Migration Implications Of The Sudan Conflict
Sudan has suffered conflicts throughout its history — including a long and bloody civil war which resulted in the creation of South Sudan, and well-known conflicts in the Darfur region — however, the armed conflict which erupted on 15 April 2023 is the first large-scale conflict centred in the capital city of Khartoum. Many of the previous conflicts disproportionately affected poor villages, farmers and pastoral nomads; Sudan itself is one of the poorest countries in the world, with 46 million people living on an average annual income of $750 USD per person. By contrast, Khartoum has a population of approximately 5.3 million people, is the largest metropolitan area of Sudan, and is the industrial and business centre of the country. Armed conflict therefore does not only impact neighbouring farmers and rural areas, but also a very large number of Sudanese Arabs with higher education and financial resources. Conflict in Khartoum will be far-reaching, affecting people not only in the city, but the country and the broader region of North Africa.
The fighting which erupted in the Sudanese capital Khartoum has already spread to other areas in Sudan and is largely a result of the power struggle within the country’s military leadership: The clashes are between the Sudanese Armed Forces (SAF) and the paramilitary force ‘Rapid Support Forces’ (RSF). Since a 2021 coup ended the civilian government, General Abdel Fattah al-Burhan’ (SAF) and General Mohamed Hamdan Dagalo (RSF) have been leading the country, however both are now seeking full control. The fighting in Khartoum has also reignited the conflict in Sudan’s Western Darfur region and raised fears of a new humanitarian crisis.
Currently, approximately 700,000 people have been internally displaced as a result of the conflict, adding to the already estimated high number of 3,6 million internal displacements in total. In Khartoum, displacements have occurred not only because of shelling and conflict in residential areas, but also due to severe shortages of water and electricity. Many civilians in Sudan were already reliant on international aid before the new armed conflict broke out, and many remain trapped by fighting.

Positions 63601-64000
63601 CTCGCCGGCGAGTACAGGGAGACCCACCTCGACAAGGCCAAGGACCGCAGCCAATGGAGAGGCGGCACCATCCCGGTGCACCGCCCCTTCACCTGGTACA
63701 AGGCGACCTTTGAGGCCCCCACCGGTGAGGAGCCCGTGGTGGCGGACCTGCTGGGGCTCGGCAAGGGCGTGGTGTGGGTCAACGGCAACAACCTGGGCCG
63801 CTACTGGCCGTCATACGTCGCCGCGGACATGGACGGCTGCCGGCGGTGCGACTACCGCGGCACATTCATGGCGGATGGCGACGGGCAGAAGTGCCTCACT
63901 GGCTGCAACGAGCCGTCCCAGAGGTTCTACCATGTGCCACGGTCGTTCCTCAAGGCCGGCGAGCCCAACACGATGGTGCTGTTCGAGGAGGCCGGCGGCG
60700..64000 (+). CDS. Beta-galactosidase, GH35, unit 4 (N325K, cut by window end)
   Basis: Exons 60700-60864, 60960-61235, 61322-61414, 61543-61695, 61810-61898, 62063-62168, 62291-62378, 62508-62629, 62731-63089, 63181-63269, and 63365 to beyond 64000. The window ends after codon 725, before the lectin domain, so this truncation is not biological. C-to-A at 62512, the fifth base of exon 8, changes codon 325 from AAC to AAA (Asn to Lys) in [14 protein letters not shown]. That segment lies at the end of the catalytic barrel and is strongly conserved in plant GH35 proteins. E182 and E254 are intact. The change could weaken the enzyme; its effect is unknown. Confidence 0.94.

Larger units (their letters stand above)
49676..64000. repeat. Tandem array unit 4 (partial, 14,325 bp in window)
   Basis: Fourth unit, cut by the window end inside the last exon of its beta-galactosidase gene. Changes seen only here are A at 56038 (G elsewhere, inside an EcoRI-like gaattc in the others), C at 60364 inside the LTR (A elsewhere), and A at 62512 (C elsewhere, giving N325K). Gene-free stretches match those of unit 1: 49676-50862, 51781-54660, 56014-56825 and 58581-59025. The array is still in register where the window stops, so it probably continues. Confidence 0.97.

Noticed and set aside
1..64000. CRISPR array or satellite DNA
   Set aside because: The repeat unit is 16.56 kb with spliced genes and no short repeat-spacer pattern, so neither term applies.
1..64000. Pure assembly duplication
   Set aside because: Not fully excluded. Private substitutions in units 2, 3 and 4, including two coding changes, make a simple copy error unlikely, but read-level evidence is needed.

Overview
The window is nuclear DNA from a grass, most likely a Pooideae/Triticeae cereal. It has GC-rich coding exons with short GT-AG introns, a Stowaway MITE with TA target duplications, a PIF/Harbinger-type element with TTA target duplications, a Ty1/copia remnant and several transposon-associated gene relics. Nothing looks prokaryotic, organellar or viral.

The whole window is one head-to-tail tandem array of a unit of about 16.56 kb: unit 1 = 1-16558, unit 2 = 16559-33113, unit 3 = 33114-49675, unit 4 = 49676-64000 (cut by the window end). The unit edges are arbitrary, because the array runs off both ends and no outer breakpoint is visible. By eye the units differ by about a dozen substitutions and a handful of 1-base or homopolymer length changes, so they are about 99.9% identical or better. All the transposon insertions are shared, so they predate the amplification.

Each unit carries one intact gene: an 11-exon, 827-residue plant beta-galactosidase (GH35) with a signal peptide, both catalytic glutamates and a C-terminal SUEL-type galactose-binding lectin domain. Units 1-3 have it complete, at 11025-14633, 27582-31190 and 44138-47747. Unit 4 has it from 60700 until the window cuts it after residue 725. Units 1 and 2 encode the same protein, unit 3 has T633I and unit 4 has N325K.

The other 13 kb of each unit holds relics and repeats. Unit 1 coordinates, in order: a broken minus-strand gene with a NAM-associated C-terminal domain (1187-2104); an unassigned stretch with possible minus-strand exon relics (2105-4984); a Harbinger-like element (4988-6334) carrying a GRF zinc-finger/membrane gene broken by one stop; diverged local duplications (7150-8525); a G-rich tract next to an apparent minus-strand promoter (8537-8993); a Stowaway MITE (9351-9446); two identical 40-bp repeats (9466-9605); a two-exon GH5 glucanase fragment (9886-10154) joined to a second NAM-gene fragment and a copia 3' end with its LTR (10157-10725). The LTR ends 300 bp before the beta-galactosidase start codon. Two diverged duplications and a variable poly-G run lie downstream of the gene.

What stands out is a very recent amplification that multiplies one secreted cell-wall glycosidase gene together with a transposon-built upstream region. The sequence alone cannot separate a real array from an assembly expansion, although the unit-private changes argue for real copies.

Significant cross-border movements have been reported since the outbreak of the conflict. Thousands of people are trying to leave the country: some have travelled east to Port Sudan on the Red Sea to board boats to Saudi Arabia, others have attempted to cross the border in the North with Egypt or Chad, a significantly lower number seems to have crossed the borders with Ethiopia and Central African Republic, and many Non-Sudanese have crossed into South Sudan. Many migrants crossing the border to Egypt and Chad (61 % of all border-crossings) are likely to join the Central Mediterranean route through Libya and Tunisia into Europe - the Central Mediterranean route connects North African countries, specifically Libya, Tunisia, Algeria and Egypt with the European states of Italy and to a lesser extent Malta and Greece. Transportation costs to reach the borders have already increased significantly - transport to the Egyptian border has increased tenfold, making it inaccessible for many Sudanese.
Many wealthy Arab Sudanese have quickly crossed into neighbouring countries, however many are likely to lose a significant proportion of their income if the conflict becomes protracted. These Sudanese have means and access, and are most likely to seek sponsorship visas from family and friends in Western countries. Unlike previous conflicts, the current conflict is also displacing hundreds of thousands of middle income Sudanese - people who may not have the means to quickly access immediate sanctuary and visas in other countries, but who have enough financial resources to fund smuggler assisted migration attempts. Many of the most vulnerable will have limited options for escaping the conflict - either crossing borders after very long and dangerous journeys on foot to reach refugee camps, or remaining in Sudan and reliant on humanitarian aid, where it can be accessed.
As many neighbouring countries have already aligned themselves with either the SAF or RSF, the risk of a spillover regional conflict - and potentially broader regional displacement and migration - remains high. Large numbers of refugees crossing into neighbouring countries also creates tension with local populations and provides fertile ground for criminal groups to exploit. People smugglers are already exploiting the conflict, targeting residents in both Khartoum and in neighbouring countries with offers for irregular travel on routes to Europe or other Western countries. STATT Consulting is closely monitoring the situation and the impact on migration pathways, displacement and criminal trends - both regionally and globally.
 Estimates of displacement are based on preliminary reports from field teams and should be taken as estimations only.